Note that the actual geometries (meshes) are moved by using [Orient] after the simulation.
During the simulation or “inside kangaroo” (goals etc) you should want to use simplest possible geometries, like points and lines.
Here i made a rectangle exactly in the “soul” center of the chain element thickness.
Then from that rectangle i made its points (corners conceptually, but also more for some bonus quality) collide with an offset-ed mesh of your neck-stand, so the computation is simple, just point to a mesh!
Similar, with the [Collider] i made the rectangles collide each-other, but again those are simple lines geometries. (Big thanks for the collider component anyway!)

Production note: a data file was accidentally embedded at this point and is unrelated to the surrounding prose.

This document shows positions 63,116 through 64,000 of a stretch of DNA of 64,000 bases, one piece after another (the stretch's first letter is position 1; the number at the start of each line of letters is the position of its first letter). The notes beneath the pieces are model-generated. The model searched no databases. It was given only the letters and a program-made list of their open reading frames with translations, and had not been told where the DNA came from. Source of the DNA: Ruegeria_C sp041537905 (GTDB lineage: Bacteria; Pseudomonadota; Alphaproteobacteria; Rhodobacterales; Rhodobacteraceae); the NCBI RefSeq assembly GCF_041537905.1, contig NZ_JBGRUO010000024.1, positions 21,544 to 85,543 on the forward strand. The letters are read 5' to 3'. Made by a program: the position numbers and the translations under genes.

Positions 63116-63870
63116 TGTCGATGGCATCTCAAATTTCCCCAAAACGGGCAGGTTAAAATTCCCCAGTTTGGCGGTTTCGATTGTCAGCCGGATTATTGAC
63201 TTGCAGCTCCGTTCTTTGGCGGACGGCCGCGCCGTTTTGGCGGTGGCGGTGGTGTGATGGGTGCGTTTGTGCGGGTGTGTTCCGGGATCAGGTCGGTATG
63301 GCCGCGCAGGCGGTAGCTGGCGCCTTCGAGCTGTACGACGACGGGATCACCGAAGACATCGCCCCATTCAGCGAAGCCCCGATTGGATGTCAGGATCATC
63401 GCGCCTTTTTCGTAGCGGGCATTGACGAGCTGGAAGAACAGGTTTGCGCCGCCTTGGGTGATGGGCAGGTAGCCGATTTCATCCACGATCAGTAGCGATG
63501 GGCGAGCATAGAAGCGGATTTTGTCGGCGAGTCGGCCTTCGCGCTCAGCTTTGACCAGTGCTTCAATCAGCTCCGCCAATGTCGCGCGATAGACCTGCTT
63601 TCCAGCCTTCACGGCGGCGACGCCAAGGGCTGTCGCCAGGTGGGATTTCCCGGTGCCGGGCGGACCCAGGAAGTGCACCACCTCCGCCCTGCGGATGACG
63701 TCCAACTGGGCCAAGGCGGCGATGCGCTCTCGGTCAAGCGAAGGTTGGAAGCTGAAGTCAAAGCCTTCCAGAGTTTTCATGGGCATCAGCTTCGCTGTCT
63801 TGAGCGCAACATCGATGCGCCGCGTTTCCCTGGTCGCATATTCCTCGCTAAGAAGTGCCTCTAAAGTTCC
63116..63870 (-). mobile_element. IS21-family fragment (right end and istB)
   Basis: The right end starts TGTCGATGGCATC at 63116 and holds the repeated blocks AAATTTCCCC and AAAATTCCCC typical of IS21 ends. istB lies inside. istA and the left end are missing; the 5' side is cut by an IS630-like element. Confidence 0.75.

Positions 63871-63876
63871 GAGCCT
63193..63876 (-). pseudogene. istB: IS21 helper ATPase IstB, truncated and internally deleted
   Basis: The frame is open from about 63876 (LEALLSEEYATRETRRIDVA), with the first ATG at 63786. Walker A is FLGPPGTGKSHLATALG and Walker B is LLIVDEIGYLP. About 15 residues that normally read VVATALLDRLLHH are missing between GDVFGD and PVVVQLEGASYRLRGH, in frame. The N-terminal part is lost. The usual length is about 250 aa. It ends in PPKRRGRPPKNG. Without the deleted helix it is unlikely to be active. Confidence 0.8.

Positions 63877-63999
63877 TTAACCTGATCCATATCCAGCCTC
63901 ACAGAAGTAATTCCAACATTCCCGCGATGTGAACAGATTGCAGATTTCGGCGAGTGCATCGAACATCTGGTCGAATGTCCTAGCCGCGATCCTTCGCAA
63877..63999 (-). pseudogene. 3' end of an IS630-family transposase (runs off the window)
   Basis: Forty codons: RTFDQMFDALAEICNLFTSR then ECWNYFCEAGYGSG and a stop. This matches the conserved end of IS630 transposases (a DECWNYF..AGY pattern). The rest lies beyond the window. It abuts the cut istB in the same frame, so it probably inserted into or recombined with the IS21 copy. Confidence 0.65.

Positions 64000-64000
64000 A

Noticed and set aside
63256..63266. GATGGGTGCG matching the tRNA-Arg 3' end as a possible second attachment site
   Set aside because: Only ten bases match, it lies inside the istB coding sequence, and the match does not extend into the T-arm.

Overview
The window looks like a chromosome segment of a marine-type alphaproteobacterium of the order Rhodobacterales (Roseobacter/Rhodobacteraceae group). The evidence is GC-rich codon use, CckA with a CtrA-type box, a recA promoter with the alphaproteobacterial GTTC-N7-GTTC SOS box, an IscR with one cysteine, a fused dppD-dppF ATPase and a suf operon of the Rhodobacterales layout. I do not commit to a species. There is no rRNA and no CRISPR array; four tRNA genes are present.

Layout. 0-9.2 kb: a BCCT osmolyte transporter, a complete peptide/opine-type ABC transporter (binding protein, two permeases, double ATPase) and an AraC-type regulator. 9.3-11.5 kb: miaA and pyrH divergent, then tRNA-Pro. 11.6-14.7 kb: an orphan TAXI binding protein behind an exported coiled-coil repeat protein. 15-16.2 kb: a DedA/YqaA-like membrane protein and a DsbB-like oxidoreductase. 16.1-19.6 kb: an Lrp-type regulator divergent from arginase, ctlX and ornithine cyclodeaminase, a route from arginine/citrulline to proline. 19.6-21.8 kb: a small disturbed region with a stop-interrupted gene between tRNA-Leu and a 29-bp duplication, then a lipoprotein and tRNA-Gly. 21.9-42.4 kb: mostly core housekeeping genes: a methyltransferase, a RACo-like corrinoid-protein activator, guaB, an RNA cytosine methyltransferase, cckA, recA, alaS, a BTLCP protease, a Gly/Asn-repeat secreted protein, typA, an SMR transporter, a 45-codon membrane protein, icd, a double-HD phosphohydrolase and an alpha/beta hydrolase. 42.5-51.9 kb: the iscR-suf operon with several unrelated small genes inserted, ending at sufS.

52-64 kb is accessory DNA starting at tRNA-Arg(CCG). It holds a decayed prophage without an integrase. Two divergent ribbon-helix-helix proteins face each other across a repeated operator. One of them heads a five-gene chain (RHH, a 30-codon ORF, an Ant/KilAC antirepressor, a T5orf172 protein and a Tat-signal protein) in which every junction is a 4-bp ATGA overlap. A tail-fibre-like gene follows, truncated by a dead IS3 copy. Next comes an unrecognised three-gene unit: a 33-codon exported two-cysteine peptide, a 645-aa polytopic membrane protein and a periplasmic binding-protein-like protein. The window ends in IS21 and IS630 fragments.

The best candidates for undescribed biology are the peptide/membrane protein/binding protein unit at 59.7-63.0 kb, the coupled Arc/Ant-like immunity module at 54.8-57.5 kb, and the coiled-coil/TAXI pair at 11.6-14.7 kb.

Lastly, at the kangaroo output, you pick just the oriented frames and relocate an actual mesh.
The result is not completely correct because the collisions behave like the geometries are circle/pipes/spheres (just distance-based) … but the whole process is much faster than a true solid body collision.
If you would use another software (like blender?) this amount of solid mesh collisions wouldn’t be a problem at all… but it’s difficult to leave the rhino environment (i’m just lazy to try it…)